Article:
"We should be moving all the time, moving to bring about better change, instead of just sitting there and letting things happen the way other people who are not so desirous of good change wish them to happen."
No one alive today is a more recognisable symbol of peaceful resistance in the face of obdurate tyranny, and her passion for non-violent revolution is the more remarkable given the suffering of the Burmese people and the imprisonment of so many pro-democracy leaders. But her luminous conviction that working for the common good is our best calling is undimmed by any passing doubts. She wishes younger people were more politically active, even if some consider it "rather boring".
"I don't think it's boring to work for other people. I don't think its boring to think about how you might improve the lives of other people. I don't think altruism is boring. I don't think faith in freedom is boring. I would like young people to understand that: that these things are not boring at all, that these are the things that make this world the kind of place where you can shape your own destiny.'
She shaped her own destiny most profoundly when she defiantly chose not to leave Burma, knowing she would not have been allowed to return if she did. It makes her uniquely qualified to talk about freedom, the subject of her two Reith Lectures, recorded by a BBC team on a subsequent clandestine mission. Broadcast later this month, they explore how freedom can be won in her own country and what it means for the Arab Spring. In conversation, it is evident that she chooses gracefully to evade the categories imposed upon her by her captors.
"I have tried to explain to people who ask about how very constrained we feel in Burma," she says. "I always say that we feel free, those of us who have followed our own conscience – that is the greatest freedom.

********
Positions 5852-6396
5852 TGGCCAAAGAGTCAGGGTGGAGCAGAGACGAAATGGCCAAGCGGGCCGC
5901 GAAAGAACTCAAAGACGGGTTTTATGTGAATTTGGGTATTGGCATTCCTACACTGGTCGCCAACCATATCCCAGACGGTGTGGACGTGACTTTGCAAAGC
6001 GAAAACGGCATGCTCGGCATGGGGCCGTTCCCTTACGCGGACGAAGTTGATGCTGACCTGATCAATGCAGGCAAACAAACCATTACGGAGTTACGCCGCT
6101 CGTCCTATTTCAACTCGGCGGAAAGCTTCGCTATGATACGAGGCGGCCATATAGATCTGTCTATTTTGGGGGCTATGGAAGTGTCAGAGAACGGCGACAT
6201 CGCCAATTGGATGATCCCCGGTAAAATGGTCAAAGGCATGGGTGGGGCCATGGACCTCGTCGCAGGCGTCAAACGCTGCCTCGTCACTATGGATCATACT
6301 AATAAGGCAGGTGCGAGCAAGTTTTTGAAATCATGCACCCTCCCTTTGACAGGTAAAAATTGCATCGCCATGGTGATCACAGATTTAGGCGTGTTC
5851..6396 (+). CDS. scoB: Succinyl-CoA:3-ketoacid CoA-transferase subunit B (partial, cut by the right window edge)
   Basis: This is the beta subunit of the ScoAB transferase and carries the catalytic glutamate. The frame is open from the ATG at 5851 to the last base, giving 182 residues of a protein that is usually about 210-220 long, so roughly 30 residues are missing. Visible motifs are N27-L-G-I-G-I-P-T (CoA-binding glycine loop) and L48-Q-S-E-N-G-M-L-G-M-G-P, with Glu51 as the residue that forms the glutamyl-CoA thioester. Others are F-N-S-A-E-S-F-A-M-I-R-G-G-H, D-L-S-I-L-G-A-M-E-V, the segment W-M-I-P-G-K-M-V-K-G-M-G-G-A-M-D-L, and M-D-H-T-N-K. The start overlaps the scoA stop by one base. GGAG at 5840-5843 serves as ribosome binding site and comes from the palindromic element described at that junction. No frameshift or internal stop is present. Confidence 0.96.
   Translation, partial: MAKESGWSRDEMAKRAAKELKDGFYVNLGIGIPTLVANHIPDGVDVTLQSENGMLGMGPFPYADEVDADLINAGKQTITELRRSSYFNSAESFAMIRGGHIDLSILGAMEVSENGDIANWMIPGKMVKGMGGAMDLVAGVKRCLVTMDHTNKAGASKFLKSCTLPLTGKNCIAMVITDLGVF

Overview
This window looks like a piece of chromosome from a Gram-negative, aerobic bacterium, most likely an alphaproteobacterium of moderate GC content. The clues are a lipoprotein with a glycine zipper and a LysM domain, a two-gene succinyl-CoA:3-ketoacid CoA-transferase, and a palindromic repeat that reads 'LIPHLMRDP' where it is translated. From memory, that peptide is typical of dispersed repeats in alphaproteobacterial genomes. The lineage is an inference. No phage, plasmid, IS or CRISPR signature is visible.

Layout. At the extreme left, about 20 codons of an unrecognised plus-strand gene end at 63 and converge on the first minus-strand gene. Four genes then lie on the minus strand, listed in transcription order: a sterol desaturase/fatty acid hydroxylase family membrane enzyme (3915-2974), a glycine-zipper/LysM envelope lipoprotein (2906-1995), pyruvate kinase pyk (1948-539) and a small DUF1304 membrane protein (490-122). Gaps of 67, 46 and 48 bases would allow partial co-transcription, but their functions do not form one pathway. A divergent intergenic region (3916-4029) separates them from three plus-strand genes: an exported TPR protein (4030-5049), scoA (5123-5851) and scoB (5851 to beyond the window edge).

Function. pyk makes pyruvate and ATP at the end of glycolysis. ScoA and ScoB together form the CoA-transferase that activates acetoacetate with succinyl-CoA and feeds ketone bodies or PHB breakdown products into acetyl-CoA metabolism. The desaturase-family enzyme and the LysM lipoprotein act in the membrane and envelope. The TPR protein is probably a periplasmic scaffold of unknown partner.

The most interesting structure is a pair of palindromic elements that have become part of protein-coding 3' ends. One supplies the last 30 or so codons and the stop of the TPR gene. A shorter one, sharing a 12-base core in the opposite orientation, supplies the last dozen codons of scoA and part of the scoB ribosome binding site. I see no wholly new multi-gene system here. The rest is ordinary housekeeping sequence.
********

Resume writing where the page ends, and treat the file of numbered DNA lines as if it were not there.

"We don't think we will fail and we are not afraid of trying. The effort in itself is a triumph, the fact that we've been going on for more than 20 years, that many of our people have gone through such terrible times and yet we are still doing it, we are continuing. That in itself is a triumph, a triumph of the spirit."
And freedom will not be long coming to Burma, she predicts, inviting U2 to visit and perform "a great big concert to celebrate democracy". Musicians and artists are powerful agents for social change, a point dramatically underlined when another NLD activist, Htin Kyaw, interrupts in halting English, to recall his own 14-year imprisonment. In 2004 his wife smuggled a copy of Time magazine to him, which featured a story about U2 and "Walk On". "I was so pleased and I shed my tears," he says, eyes welling up. "I asked my younger daughter to send the lyrics in writing, but I don't know the notes so I do not sing ... but still we are walking on!"
One of the sayings for which Aung San Suu Kyi is most famous is her exhortation to "use your freedom to promote ours". Struck by Htin Kyaw's story, her face lights up in explaining that those in the West who campaign for freedom rarely realise the power they wield.
"You don't know how much it means when [people] are cut off from the rest of the world, when they have this sense that really they are still remembered, that people know that they are there."
In her youth, she laughs, all celebrities had to do was "have themselves talked about in the gossip columns". Today, she senses they understand that they can harness their fame for good.
"Bono is one of the people who really started this movement of artists getting involved in human rights issues and political issues, which is very good. I really think that he is at the head of this movement, and that now more and more artists and singers are getting involved in humanitarian concerns. Music and art in general have the power to change people, and people have the power to change history. I think that's how it goes."
With multiple copies made of our recordings and various obscure hiding places identified to get them out of the house and then the country, we come to the end of our conversation. Our practical inconveniences are trivial next to the ongoing trials of the people of Burma, and she is keen to underline the solidarity she shares with all who work for freedom. She points to the other NLD members now returning her living room to its conventional use.
"Most of the people around here have spent time in prison," she says. "But, well, here they are. That in itself is a triumph."Reuse content